We begin with an example. Illustrated on the next page is aLATEXdocument generated from the source file example.tex. The contents of the file are reproduced on the left and the box on the right shows the output produced when the file is run throughLATEXand displayed. We follow this convention throughout the book: rawLATEXon the left, output on the right. Of course, rather than appearing in a little box, your output will be formatted in full-size pages. If you glance through the rawLATEXon the left of the next page (and at this stage you shouldn't look too carefully at the details) you will see various extra words preceded by the "backslash" character "\" such as \begin{equation} and \end{equation}, and special characters like $, ~, and _. These tell LATEX how to format the document.LATEX.knows a large number of formatting commands, but we hope to make it clear in this book that most situations can be handled with a relatively small subset. You will also notice the lines \documentclass{article} \begin{document} at the beginning of the file and \end{document} at the end. Lines like these must appear in everyLATEXdocument; their use is discussed in §4.1. The rest of the examples in the book are to be regarded as small chunks ofLATEXthat live inside a complete document, and hence they will not include these commands. Extra commands are sometimes placed between \documentclass and \begin{document}; this part of the document is known as the preamble (see Figure 4.1, page 37).

5

6 \documentclass{article} \begin{document} This is a short document to illustrate the basic use of \LaTeX. Simply leave a blank line to get a new paragraph; indentation is automatic. Mathematical expressions such as $y = 3 \sin x$ are obtained with dollar signs. Equations can be displayed, as in \[ y = 3 \sin x. \] Numbered equations are also possible: \begin{equation}\label{equa} y = 3 \sin x. \end{equation} Because we have labeled this equation we can refer to it without having to know its number. Thus, the preceding equation was number"(\ref{equa}).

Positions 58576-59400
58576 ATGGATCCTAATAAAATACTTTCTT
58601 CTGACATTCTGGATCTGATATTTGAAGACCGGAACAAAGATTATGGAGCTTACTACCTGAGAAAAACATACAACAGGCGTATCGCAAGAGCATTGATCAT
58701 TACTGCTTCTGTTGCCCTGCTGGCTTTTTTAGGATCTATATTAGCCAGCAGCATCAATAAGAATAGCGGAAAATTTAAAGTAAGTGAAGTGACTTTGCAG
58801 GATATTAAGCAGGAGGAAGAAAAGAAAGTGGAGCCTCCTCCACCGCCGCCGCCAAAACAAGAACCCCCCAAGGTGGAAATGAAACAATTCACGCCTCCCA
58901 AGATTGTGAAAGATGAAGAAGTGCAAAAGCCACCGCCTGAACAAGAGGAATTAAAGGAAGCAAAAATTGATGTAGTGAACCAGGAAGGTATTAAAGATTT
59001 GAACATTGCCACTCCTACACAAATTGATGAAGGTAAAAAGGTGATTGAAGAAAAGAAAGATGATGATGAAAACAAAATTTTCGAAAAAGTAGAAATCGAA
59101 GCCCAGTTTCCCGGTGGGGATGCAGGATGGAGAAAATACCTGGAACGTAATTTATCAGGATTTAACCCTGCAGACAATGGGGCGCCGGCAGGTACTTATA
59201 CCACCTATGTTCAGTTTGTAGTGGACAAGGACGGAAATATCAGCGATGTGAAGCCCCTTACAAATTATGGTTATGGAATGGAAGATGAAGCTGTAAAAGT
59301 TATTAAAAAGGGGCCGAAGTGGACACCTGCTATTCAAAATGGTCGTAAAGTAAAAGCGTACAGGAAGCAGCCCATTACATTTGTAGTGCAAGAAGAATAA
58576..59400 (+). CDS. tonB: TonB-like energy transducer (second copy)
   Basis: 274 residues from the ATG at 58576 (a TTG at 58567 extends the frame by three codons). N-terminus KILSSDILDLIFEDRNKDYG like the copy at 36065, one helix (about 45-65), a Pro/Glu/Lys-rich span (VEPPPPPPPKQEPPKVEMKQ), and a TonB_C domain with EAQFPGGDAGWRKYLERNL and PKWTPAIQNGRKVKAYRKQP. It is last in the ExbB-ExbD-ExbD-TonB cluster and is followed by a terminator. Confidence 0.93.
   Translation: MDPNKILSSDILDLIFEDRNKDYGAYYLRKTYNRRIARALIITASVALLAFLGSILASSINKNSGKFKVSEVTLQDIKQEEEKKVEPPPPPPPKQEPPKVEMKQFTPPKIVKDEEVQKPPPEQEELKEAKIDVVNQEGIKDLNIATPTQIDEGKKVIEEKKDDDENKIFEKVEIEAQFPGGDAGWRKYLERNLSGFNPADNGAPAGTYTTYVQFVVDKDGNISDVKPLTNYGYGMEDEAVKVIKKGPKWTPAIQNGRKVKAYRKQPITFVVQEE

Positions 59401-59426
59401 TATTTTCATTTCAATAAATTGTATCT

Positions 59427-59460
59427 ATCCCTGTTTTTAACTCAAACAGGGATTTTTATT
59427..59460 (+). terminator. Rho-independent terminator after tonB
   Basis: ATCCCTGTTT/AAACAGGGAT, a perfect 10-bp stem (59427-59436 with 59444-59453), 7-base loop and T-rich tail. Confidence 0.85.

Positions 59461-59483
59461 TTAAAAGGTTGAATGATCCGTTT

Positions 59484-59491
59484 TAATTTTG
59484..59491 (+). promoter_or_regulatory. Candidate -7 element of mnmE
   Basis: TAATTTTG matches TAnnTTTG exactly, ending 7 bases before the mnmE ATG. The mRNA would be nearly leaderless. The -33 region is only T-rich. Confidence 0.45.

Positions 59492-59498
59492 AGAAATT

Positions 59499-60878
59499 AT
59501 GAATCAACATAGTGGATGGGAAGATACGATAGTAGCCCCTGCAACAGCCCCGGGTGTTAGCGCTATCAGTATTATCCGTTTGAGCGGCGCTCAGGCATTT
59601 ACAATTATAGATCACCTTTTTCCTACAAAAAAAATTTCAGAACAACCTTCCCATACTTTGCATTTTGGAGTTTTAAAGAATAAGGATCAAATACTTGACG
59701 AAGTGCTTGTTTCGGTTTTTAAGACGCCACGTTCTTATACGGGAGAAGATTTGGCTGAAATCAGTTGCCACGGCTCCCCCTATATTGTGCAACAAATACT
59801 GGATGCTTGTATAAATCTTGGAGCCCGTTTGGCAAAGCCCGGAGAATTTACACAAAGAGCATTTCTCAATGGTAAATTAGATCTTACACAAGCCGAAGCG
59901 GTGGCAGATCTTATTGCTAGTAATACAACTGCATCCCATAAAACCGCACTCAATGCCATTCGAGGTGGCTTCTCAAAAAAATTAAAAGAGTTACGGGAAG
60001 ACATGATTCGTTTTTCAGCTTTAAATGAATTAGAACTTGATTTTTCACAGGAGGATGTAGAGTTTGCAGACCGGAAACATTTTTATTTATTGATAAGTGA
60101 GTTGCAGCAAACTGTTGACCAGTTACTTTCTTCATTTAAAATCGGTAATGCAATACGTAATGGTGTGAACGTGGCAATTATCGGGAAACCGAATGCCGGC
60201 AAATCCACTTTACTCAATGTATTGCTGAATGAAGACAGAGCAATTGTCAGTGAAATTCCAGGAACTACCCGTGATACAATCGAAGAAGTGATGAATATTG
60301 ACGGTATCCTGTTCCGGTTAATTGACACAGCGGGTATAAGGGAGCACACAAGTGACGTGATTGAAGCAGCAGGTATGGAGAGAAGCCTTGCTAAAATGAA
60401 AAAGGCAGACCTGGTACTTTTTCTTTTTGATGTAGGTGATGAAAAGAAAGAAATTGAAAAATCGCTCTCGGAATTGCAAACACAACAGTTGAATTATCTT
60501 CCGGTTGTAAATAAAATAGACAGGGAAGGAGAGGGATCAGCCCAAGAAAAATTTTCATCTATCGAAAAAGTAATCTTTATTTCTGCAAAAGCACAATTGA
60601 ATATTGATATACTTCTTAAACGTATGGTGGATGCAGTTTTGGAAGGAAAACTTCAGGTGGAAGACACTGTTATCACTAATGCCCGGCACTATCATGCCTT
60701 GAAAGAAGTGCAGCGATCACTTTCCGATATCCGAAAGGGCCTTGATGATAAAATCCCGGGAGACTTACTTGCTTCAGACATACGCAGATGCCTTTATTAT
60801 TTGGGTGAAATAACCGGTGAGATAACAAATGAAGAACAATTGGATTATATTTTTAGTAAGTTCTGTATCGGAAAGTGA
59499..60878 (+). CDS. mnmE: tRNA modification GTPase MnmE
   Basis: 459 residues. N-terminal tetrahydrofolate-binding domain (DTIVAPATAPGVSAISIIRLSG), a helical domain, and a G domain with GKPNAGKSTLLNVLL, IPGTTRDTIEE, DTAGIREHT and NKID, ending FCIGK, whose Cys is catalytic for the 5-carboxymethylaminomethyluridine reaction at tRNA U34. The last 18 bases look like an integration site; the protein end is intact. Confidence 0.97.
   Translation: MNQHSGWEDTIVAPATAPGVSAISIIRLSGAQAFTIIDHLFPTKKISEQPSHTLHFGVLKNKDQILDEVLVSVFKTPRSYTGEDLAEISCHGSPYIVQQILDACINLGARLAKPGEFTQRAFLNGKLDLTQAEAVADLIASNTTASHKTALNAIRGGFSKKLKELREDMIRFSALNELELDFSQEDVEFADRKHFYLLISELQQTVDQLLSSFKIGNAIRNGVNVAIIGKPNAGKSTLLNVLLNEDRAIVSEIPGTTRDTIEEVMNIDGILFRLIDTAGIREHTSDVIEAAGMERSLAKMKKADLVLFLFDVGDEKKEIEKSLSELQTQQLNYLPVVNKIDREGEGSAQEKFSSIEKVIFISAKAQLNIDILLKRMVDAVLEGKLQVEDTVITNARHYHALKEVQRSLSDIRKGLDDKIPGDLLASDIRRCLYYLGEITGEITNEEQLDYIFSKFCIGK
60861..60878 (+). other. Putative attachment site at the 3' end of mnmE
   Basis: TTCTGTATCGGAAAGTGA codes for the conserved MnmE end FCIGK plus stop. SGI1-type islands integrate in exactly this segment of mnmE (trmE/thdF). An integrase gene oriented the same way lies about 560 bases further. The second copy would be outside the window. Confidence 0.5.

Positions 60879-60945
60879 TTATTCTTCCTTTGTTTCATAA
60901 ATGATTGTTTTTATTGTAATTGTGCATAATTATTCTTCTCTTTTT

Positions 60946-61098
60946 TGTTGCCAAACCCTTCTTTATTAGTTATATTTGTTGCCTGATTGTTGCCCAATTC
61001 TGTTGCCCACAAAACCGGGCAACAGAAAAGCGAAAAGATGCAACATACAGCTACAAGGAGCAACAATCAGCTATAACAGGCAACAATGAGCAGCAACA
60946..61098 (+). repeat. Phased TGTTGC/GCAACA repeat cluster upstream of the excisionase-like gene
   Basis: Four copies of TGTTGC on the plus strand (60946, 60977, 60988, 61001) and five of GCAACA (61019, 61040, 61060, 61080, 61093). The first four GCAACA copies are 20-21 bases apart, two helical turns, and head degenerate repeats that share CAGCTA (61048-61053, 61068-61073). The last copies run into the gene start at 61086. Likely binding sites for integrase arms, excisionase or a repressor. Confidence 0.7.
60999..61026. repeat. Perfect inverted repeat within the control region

CHAPTER 2. BASIC LATEX This is a short document to illustrate the basic use of LATEX. Simply leave a blank line to get a new paragraph; indentation is automatic. Mathematical expressions such as y = 3sin x are obtained with dollar signs. Equations can be displayed, as in Numbered equations are also possible:

Because we have labeled this equation we can refer to it without having to know its number. Thus, the preceding equation was number (2.1). Powers (superscripts), as in x2, are obtained with ; more complicated powers must live in curly braces: x,2+a Likewise, subscripts are obtained with the underscore: y3 or yn+1. We can get both with

Powers (superscripts), as in $x~2$, are obtained with \verb more complicated powers must live in curly braces: $x {2+\alpha}$. Likewise, subscripts are obtained with the underscore: $y_3$ or $y_{n+l}$. We can get both with $x_{n+1; {2+\alpha}$. \end{document}

2.1. SAMPLE DOCUMENT AND KEY CONCEPTS

7